Bipolar pass transistor to Mosfet conversion

Discussion in 'General Electronics Chat' started by yourownfree, May 6, 2014.

  1. yourownfree

    Thread Starter Active Member

    Jul 16, 2008
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    I have a power supply a Kenwood PS-30. It usesd two 2n5885 transistors. I have seen other power supplies use 2n3772 transistors. In any case I would like to use power mosfets instead of bipolar transistors if it would be better. I know the mosfet wont be turned on all the way so cant take advantage of the low ohms there, so I guess my question is: Will a mosfet be better than a bipolar, running cooler and dissipating less heat? If so what kind of modification would I need to make? I am thinking of adding a resistor from the gate to ground and adjusting the gate voltage accordingly to obtain the proper output. But I could be way off here. What is your take on this? How can I use a mosfet as a pass transistor in a power supply or is it a bad idea?
     
  2. Jony130

    AAC Fanatic!

    Feb 17, 2009
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    In linear regulator MOSFET will dissipate the same amount of heat as a bipolar transistor. Because power dissipation is equal to P = (Vin - Vout) * Iload. And it does not depend on the type of transistor we use.
     
  3. AnalogKid

    Distinguished Member

    Aug 1, 2013
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    Without a schematic it's hard to say, but three things:.

    1. This is a linear power supply, so the power dissipation in the pass elements will be *exactly* the same no matter what the pass elements are.

    2. The drive requirements for a power MOSFET are significantly different from those of bipolar transistors.

    3. There are significant differences between transistors designed to be used as high power switches (such as low cost power MOSFETs) and transistors designed to be used as linear amplifiers - gain flatness, safe operating area, etc. These are more factors complicating the substitution you are proposing.

    ak
     
  4. yourownfree

    Thread Starter Active Member

    Jul 16, 2008
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    I thought about that being in the linear region after the fact. Almost not worth the effort. Of course if I did go that way I would find a mosfet that could handle the current in the linear region and stay within temp and so on.For now I think I will just pay the $3.00 for a pair of 2n3772. Thanks for the reply it's been helpfull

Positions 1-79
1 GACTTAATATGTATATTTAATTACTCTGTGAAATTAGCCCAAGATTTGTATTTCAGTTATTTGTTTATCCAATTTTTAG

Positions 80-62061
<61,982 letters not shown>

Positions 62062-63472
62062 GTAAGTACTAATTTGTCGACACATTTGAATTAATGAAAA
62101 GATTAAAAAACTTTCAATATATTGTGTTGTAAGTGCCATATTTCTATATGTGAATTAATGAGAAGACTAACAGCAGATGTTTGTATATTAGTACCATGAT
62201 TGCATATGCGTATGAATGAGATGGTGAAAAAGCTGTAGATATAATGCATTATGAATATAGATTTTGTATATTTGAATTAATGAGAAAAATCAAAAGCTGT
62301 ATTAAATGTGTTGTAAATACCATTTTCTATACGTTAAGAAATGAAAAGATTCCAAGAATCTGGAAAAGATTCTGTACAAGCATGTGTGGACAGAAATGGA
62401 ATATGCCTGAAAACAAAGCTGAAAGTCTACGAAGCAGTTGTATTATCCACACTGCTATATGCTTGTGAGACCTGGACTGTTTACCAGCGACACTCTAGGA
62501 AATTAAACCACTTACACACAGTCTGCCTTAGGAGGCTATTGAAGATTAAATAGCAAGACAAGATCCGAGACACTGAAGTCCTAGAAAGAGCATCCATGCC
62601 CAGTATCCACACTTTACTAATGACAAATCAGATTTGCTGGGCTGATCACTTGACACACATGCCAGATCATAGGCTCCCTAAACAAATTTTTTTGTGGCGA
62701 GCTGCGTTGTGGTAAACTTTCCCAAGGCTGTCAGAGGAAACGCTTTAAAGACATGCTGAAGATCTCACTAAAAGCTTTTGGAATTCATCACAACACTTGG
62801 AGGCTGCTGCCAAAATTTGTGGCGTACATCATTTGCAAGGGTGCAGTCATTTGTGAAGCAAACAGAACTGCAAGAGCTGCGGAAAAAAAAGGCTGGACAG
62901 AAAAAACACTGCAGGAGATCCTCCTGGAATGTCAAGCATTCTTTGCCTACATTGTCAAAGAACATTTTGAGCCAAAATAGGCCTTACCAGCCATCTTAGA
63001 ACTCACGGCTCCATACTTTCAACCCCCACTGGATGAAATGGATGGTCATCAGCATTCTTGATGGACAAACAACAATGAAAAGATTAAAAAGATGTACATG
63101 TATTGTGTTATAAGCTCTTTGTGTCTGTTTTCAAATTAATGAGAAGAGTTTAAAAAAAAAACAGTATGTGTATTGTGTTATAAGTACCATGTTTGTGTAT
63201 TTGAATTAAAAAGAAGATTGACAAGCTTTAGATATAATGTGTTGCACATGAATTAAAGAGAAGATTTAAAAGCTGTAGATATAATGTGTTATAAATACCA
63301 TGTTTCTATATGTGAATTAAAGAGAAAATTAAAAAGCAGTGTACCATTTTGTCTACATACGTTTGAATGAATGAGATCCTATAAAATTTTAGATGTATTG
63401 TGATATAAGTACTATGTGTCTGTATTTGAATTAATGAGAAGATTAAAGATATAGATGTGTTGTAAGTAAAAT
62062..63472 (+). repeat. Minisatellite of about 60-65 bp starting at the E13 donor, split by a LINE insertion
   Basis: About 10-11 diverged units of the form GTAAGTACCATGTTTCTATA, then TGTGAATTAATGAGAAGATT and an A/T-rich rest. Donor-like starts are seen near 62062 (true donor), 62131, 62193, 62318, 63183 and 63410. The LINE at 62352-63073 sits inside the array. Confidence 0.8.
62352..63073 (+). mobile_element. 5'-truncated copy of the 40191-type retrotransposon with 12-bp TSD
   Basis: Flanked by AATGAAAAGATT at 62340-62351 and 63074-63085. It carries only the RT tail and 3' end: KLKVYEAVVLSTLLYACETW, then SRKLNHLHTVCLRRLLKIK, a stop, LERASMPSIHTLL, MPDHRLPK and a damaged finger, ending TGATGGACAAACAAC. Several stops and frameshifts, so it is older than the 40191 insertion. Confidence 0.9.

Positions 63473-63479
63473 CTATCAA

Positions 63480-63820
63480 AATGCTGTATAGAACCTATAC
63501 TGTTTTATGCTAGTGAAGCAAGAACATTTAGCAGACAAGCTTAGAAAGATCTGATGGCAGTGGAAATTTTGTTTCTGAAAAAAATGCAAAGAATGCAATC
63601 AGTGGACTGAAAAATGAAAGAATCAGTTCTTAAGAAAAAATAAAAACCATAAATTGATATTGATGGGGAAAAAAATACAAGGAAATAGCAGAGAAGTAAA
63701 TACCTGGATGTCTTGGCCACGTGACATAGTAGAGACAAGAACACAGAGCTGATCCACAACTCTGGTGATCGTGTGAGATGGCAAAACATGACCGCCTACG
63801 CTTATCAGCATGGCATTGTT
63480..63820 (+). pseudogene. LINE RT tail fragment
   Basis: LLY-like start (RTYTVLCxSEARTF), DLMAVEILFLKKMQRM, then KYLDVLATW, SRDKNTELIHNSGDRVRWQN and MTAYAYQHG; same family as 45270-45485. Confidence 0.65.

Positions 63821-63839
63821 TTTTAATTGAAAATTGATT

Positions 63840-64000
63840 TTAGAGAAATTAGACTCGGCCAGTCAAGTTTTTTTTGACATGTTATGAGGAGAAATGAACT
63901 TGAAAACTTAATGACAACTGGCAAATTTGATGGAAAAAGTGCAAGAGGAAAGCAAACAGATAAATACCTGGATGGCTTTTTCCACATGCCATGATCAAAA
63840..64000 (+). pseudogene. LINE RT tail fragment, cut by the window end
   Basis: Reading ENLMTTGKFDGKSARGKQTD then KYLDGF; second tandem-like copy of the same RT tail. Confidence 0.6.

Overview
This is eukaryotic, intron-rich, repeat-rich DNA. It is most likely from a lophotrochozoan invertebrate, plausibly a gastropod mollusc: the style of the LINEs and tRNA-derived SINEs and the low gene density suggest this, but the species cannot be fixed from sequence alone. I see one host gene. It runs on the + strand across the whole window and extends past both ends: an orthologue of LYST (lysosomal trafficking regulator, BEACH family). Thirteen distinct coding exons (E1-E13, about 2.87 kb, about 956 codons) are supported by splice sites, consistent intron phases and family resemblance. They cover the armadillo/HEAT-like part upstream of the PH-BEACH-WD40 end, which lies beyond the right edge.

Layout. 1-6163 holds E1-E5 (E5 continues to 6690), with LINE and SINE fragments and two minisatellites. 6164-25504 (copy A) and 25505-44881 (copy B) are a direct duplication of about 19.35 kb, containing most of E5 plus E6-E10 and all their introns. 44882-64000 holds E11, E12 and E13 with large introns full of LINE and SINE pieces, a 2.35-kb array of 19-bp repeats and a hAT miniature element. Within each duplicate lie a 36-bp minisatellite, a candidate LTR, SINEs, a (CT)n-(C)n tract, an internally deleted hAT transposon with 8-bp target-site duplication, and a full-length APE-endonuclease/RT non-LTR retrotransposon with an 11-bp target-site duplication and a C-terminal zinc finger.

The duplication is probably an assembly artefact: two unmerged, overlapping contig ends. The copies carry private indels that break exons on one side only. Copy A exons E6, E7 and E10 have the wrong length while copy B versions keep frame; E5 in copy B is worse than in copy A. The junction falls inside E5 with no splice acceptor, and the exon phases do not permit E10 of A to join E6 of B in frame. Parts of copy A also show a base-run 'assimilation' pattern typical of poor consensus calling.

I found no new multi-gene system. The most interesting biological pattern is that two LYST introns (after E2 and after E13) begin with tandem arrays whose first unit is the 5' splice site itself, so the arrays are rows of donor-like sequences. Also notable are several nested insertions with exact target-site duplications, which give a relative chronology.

5. ian field

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    Oct 27, 2012
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    Your bipolar pass transistor needs around 0.7 - 0.8V to forward bias the B/E junction and make it conduct - your MOSFET will need somewhere in the region of 8 - 10V to meet the VGSthr.

    If you need to output close to the available rectified voltage, VGSthr can knock a few volts off your headroom.

    A common way round this is to capacitively couple a charge pump voltage doubler to the end of a convenient secondary - you only need the extra headroom, and only at low current, for driving the gate.
     
  6. #12

    Expert

    Nov 30, 2010
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    Summary:
    It can be done, and most of us can do it, but we generally wouldn't bother to change an existing design because you aren't saving a milliwatt and it takes more parts to drive a MOSFET correctly.
     
  7. yourownfree

    Thread Starter Active Member

    Jul 16, 2008
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    Nice.Thanks. I am going to substitute the 2n5885's with 2n3772. A little less current handling by 5 amps per transistor but I think it will work. The fuse is a 20 amp originally in the output circuitry. I am thinking of dropping that to 15 amp. I am fixing this for a person. I can wait 10-15 days for the 2n5885 or three days for the 2n3772 type. The guy is not very patient. So I found a place that has a closeout on these. All said and done I bought 10 of them for a total of about $14 USD which included shipping. This the second one of his power supplies I have fixed. The last one used 4 2n3772's. I am kinda Leary about using these but with proper heat grease and a lower amperage fuse maybe he won't push it. If he does I am only out by $3 and my time. I will most likely sell the other transistors since I had to buy them in order to save money. Otherwise it would have been about $10 just for 2 cause they add shipping and handling fees under $10 purchase